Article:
In short, Tesla ReGenerative Braking is about as subtle as a gun. When driving at freeway speeds, taking your foot off the accelerator is similar to throwing an anchor out of your car, or dragging a brick along side the under carriage of your car. Releasing the gas, the Tesla immediately starts to slow, almost akin to a hauling a refrigerator behind your vehicle. The Tesla ReGenerative Braking took some getting used to, and it took a lot away from the free wheeling experience of coasting down a highway without a care in the world.

All features aside, we had a straight forward drive down from Vancouver, arriving to the W Bellevue without any incident. Although straight foward, the Tesla Y wasn’t all that much fun to drive. I would probably rate it as a 6 out of 10 on the “fun to drive scale”. It seemed to clomp along over the segments of the interstate in a cumbersome manner. The higher centre of gravity also seemed to make it a little top heavy in the corners. It wasn’t something that I would look forward to driving, and I’ve actually had more engaging drives in a boring Kitchen Aid styled Toyota Camry.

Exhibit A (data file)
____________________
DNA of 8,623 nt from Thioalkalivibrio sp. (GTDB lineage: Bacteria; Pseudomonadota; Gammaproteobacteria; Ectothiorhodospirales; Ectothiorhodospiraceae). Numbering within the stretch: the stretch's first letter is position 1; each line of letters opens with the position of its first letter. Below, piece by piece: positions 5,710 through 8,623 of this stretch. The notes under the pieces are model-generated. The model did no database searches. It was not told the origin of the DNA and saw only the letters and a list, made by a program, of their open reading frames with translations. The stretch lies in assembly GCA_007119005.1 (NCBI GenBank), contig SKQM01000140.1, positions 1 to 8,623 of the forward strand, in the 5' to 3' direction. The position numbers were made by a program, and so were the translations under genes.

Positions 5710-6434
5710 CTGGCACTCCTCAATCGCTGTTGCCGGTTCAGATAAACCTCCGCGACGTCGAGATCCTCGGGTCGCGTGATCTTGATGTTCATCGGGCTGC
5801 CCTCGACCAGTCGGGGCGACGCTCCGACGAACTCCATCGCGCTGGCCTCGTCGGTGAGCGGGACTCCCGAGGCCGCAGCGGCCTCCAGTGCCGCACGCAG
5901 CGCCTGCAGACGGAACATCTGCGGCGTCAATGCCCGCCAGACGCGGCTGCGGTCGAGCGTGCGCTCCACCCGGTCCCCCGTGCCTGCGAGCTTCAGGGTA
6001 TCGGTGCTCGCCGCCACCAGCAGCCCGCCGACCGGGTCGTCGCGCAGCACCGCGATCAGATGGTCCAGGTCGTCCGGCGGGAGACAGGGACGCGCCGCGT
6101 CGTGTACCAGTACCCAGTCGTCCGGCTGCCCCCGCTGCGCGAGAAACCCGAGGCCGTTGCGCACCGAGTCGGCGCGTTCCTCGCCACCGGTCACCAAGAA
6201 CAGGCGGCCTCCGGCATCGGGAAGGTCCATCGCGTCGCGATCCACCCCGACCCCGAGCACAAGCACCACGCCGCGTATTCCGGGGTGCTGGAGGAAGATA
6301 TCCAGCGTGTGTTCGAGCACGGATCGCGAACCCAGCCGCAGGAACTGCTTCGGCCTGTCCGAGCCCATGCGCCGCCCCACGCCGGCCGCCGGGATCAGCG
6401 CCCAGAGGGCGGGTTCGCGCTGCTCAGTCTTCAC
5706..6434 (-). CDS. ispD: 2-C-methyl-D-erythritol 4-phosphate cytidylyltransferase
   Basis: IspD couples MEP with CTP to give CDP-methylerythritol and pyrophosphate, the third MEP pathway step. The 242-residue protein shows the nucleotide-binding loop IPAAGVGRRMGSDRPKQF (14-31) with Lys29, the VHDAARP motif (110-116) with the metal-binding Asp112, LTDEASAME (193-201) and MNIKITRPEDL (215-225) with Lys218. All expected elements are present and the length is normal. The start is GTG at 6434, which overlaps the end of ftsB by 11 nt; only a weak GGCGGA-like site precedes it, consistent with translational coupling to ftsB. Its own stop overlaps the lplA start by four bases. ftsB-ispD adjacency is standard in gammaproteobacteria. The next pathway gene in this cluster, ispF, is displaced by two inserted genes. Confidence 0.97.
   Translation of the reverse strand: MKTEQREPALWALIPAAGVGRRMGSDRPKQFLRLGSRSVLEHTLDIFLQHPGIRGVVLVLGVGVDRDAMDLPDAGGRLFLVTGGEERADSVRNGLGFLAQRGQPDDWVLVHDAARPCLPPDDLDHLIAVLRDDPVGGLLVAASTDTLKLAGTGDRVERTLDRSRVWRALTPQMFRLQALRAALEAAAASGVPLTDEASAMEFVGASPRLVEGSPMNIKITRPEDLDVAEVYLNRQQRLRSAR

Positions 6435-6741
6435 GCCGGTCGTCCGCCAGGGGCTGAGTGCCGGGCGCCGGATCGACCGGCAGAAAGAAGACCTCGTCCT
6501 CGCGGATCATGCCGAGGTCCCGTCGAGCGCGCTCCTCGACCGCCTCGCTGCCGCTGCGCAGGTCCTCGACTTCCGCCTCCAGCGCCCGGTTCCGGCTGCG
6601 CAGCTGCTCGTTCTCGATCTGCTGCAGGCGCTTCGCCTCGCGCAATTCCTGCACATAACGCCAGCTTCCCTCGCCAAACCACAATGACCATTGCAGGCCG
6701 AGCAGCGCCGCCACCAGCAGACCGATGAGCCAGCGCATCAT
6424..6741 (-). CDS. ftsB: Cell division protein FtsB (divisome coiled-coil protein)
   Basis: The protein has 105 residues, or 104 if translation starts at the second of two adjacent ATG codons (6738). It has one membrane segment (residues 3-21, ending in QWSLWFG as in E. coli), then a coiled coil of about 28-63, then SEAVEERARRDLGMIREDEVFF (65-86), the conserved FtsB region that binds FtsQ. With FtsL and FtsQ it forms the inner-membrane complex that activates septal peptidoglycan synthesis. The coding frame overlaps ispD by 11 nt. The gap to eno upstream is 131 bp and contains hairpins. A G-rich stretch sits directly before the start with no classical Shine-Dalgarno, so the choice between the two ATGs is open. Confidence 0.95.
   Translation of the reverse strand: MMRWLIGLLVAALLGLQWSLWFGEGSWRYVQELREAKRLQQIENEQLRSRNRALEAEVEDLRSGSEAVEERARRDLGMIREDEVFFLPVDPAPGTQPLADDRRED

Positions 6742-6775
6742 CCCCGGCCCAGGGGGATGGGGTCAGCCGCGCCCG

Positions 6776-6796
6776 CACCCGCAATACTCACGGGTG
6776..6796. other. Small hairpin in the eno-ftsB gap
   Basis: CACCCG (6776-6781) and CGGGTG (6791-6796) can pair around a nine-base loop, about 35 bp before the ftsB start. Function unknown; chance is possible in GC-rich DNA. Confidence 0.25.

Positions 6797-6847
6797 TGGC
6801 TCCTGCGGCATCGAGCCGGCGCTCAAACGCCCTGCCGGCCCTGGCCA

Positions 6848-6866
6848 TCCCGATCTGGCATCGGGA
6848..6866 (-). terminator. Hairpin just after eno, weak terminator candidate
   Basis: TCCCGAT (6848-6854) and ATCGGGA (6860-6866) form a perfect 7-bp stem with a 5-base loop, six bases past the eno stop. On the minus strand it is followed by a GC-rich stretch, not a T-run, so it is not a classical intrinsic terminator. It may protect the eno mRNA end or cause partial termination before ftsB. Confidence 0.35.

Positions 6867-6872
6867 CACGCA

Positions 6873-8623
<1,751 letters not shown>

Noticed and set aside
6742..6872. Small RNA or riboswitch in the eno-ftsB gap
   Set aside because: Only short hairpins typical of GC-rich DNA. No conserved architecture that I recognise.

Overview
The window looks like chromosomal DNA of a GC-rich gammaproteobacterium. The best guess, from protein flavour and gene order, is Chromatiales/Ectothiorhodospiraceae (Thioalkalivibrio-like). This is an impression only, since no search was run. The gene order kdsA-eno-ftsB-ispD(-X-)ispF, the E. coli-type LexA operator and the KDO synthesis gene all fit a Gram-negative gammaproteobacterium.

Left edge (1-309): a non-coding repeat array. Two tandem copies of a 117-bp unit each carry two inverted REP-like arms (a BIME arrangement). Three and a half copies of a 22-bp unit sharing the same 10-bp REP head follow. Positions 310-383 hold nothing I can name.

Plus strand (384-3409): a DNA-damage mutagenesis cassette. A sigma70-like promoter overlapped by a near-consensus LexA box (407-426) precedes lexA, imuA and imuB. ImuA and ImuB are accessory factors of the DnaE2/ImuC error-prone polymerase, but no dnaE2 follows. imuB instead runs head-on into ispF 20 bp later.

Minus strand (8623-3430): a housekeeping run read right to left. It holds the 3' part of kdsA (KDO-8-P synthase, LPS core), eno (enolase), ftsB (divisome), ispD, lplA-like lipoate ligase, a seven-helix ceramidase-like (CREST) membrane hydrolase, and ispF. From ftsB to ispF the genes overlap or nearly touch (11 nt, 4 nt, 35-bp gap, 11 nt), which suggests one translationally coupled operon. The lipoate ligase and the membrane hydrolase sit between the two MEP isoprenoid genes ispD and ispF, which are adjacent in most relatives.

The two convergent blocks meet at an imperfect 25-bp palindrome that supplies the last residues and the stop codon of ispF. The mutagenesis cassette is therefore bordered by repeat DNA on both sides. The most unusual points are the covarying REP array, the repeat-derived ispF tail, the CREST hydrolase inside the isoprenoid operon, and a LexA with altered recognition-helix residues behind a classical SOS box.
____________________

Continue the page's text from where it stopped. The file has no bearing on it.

Tesla Supercharging Charging Stop #1

Forty Three Minutes and $10.86 USD

Tesla advertises that a Tesla Supercharger can charge a vehicle up to 322km in 15 minutes. With this branding in mind, I was expecting a fast charging experience. What I would end up getting was a cumbersome process that was inconvenient to navigate on a rental or occasional basis.

After driving a short 200 kilometres, we found ourselves arriving into Bellevue / Seattle on a thirty three percent charge. We had a range of 156 km left on the car. As a result, we needed to charge the car in order to get the vehicle back home from Seattle to Vancouver – a distance of over 200 kilometres.